Wide Bandgap Semiconductors for Power Electronics – Electrical Engineering Podcast #20

Wide bandgap semiconductors, like Gallium Nitride (GaN) and Silicon Carbide (SiC) are shaping the future of power electronics by boosting power efficiency and reducing physical footprint. Server farms, alternative energy sources, and electrical grids will all be affected! Mike Hoffman and Daniel Bogdanoff sit down with Kenny Johnson to discuss in today’s electrical engineering podcast.

 

Links:

Fact Sheet: https://energy.gov/eere/articles/infographic-wide-bandgap-semiconductors

Fact Sheet
https://energy.gov/sites/prod/files/2013/12/f5/wide_bandgap_semiconductors_factsheet.pdf

Tech Assessment (Good timeline information)
https://energy.gov/sites/prod/files/2015/02/f19/QTR%20Ch8%20-%20Wide%20Bandgap%20TA%20Feb-13-2015.pdf

Agenda – Wide Bandgap Semiconductors

Use in Power Electronics

3:00 What is a wide bandgap semiconductor? GaN (Gallium Nitride) devices and SiC (Silicon Carbide) can switch on and off much faster than typical silicon power devices. Wide bandgap semiconductors also have better thermal conductivity. And, wide bandgap semiconductors have a significantly lower drain-source resistance (R-on).
For switch mode power supplies, the transistor switch time is the key source of inefficiency. So, switching faster makes things more efficient.

4:00 They will also reduce the size of power electronics.

6:30 Wide bandgap semiconductors have a very fast rise time, which can cause EMI and RFI problems. The high switching speed also means they can’t handle much parasitic inductance. So, today’s IC packaging technology isn’t ideal.

8:30 Wide bandgap semiconductors are enabling the smart grid. The smart grid essentially means that you only turning on things being used, and turning off power completely when they aren’t being used.

9:35 Wide bandgap semiconductors will probably be integrated into server farms before they are used in power grid distribution or in homes.

10:20 Google uses a lot of power. 2.3 TWh (terawatt hour)
NYT article: http://www.nytimes.com/2011/09/09/technology/google-details-and-defends-its-use-of-electricity.html

It’s estimated Google has 900,000 servers, and that accounts for maybe 1% of the world’s servers.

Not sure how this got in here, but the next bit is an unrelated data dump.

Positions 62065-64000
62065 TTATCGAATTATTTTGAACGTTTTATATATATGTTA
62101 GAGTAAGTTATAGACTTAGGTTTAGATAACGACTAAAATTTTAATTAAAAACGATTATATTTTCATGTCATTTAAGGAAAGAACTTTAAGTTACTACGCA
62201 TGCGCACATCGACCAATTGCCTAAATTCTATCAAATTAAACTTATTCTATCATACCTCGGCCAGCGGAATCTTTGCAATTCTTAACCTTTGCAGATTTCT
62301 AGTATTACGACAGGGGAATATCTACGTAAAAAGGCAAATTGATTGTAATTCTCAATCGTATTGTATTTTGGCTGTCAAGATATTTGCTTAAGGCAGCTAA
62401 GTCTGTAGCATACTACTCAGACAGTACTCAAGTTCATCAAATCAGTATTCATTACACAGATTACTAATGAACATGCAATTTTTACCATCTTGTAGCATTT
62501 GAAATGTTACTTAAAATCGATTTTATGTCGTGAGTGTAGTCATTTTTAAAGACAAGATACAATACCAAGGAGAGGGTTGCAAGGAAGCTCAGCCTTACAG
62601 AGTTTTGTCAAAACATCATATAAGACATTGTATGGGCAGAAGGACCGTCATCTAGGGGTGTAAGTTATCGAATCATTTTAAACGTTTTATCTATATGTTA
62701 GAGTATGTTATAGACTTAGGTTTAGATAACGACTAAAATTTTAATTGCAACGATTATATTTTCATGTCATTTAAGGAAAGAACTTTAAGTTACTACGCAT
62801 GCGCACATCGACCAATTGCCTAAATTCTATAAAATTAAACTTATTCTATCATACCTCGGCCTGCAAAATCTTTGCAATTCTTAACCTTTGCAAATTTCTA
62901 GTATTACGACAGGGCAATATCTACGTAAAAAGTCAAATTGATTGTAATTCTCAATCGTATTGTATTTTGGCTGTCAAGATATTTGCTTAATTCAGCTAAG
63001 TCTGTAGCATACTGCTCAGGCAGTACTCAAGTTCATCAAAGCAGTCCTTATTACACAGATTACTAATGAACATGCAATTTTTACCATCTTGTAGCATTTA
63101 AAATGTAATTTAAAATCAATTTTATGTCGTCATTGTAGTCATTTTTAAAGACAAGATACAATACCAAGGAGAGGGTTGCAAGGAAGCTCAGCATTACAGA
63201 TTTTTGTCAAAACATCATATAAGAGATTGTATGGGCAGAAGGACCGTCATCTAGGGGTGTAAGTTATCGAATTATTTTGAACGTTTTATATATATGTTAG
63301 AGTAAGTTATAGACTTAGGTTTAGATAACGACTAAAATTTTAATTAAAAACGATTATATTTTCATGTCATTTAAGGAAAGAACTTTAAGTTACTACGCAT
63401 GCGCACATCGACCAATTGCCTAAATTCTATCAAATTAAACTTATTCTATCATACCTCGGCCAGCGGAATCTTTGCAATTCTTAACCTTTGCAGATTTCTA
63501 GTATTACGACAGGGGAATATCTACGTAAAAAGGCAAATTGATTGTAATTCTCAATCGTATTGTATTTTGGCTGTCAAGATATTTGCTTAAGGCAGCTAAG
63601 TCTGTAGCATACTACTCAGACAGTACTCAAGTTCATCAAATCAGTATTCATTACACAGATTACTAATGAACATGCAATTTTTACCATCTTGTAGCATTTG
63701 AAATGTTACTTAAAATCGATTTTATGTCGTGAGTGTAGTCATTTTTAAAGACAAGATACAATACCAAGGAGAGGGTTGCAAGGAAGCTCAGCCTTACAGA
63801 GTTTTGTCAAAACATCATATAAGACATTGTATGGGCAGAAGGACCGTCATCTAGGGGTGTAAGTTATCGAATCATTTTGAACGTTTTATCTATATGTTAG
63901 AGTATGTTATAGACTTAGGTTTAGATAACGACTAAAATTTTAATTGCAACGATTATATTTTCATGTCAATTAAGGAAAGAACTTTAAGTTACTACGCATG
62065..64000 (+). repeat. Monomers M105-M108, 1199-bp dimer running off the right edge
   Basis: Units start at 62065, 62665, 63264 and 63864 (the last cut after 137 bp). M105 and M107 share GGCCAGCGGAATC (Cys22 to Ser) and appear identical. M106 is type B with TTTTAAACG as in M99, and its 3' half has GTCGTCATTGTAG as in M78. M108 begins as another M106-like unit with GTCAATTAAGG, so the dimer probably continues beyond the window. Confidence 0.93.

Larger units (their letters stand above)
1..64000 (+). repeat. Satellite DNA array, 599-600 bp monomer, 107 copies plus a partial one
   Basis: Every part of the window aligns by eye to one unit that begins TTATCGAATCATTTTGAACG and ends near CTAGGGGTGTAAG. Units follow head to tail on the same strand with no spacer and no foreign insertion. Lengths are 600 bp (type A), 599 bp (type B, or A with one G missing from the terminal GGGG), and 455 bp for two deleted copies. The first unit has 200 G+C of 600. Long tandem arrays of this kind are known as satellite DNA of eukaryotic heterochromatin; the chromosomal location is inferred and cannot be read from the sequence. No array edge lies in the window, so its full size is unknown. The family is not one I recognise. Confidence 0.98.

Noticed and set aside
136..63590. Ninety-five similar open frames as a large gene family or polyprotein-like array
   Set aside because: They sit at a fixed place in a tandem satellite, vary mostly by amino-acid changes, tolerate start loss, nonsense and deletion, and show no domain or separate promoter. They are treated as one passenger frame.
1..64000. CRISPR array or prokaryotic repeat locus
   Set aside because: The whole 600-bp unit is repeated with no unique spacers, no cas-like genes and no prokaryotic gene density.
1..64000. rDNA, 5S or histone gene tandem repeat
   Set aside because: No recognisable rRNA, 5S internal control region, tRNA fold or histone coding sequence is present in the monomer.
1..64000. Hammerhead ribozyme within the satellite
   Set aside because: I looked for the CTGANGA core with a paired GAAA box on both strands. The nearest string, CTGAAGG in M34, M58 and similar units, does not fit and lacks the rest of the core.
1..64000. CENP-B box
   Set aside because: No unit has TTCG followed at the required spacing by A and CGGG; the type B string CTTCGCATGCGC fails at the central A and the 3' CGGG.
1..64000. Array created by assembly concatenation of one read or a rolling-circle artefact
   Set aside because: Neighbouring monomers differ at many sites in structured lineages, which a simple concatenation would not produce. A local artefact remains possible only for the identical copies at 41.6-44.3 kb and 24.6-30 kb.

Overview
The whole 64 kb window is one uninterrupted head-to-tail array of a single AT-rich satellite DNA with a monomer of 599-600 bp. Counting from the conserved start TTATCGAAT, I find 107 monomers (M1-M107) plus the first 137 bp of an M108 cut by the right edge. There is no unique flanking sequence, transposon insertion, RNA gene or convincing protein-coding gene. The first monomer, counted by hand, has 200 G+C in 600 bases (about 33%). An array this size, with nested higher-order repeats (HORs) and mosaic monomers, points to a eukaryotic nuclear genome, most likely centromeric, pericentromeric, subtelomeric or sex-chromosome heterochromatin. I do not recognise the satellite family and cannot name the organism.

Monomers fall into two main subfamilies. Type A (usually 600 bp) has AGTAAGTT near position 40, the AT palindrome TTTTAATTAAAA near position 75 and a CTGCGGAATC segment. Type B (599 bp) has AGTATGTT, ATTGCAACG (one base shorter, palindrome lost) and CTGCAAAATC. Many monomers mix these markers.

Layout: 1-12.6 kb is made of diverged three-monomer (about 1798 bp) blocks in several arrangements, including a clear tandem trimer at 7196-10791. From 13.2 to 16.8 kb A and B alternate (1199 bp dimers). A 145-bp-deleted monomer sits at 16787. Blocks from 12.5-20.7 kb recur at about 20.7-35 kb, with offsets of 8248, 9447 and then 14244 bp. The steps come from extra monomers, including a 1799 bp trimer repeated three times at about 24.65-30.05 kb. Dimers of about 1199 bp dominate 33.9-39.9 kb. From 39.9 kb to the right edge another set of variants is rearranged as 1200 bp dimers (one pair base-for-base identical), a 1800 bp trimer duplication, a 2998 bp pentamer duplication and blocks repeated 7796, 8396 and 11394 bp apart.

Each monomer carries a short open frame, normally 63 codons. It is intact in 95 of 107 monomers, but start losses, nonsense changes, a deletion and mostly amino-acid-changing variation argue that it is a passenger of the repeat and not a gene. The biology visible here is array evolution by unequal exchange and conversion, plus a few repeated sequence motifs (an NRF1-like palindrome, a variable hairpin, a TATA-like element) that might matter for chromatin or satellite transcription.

So, they are willing to put in the investment to work out the details of this technology.

11:50 The US Department of Energy wants people to get an advanced degree in power electronics. Countries want to have technology leadership in this area.

13:00 Wide bandgap semiconductors are also very important for wind farms and other alternative forms of energy.

Having a solid switch mode power supply means that you don’t have to have extra capacity.

USA Dept of Energy: If industrial motor systems were wide bandgap semiconductors took over, it would save a ton of energy.

14:45 A huge percentage of the world’s power is consumed by electrical pumps.

16:20 Kenny’s oldest son works for a company that goes around and shows companies how to recover energy costs.

There aren’t many tools available for measuring wide bandgap semiconductor power electronics.

19:30 Utilities and servers are the two main industries that will initially adopt wide band gap semiconductors

20:35 When will this technology get implemented in the real world? There are parts available today, but it probably won’t be viable for roughly 2-5 years.

21:00 Devices with fast switching are beneficial, but have their own set of problems. The faster a devices switches, the more EMI and RFI you have to deal with.

Spread spectrum clocking is a technique used to pass EMI compliance.

24:00 Band gaps of different materials: Diamond 5.5 eV Gallium Nitride (GaN) 3.4 eV Silicon Carbide (SiC) 3.3 eV

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